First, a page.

Artist Michael Tompkins is best known as a painter of still lifes, but he earned early recognition for his meticulous studies of the landscape surrounding Davis, California, where he attended school. Tompkins settled in the East Bay in 1987, and two years later moved to Rodeo, a refinery town. The wide canvases that had once served his valley landscapes were now adapted to painting the East Bay sprawl. It, too, was expansive, but with a watery atmosphere and low sky, unlike that of California’s central region.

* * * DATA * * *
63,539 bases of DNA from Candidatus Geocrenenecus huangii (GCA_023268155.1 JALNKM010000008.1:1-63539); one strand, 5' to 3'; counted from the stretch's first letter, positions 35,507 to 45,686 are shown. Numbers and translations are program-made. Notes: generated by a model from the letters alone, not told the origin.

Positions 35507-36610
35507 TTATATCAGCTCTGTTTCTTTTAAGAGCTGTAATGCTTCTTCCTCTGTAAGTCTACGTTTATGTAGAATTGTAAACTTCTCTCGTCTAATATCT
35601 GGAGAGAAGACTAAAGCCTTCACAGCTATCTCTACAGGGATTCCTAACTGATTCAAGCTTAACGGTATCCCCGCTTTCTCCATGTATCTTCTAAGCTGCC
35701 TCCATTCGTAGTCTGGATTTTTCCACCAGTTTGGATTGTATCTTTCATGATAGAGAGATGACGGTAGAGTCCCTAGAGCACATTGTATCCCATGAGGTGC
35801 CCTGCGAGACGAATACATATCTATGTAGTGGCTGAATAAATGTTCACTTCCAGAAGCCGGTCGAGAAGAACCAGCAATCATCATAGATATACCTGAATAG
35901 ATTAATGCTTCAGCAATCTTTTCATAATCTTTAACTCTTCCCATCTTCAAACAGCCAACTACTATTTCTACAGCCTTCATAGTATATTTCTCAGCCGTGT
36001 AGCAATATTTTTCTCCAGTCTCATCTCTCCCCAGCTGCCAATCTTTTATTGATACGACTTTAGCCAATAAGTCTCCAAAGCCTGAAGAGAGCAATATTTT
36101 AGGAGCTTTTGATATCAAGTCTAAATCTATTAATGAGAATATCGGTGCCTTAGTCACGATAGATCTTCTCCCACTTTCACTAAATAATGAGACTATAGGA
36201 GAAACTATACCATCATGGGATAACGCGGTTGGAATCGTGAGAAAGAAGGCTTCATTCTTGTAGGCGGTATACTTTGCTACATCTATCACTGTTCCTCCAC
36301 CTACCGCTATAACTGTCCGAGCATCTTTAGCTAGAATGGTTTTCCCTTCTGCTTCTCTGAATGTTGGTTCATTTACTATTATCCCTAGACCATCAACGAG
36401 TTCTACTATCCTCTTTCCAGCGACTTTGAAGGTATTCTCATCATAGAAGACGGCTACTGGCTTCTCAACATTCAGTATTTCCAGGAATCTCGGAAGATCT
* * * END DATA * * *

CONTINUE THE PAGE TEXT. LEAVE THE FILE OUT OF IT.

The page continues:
The views from his studio roof held their own appeal. In a handful of compositions, Tompkins tackled the urban jumble by combining sketches of actual sites in Crockett, Rodeo, and Pinole and depicting them in his usual horizontal format. The forms he presented were not unlike the cans, bottles, and books of the new still-life works that he was also exploring. Rather than painting the vista with verisimilitude, he sought to portray the blurring of municipal boundaries and the diffuse quality of Bay Area color and light. East Bay is such a composite study of industrial rooftops, oil tanks, and refinery stacks. The poetry of their arrangement is ultimately Tompkins’s subject in this painting, as it is in his still-life works. The formal play between shapes and the wisps of rising steam suggest an activity and rhythm not typical of Tompkins’s classically still style, making this painting an important record of the artist’s development.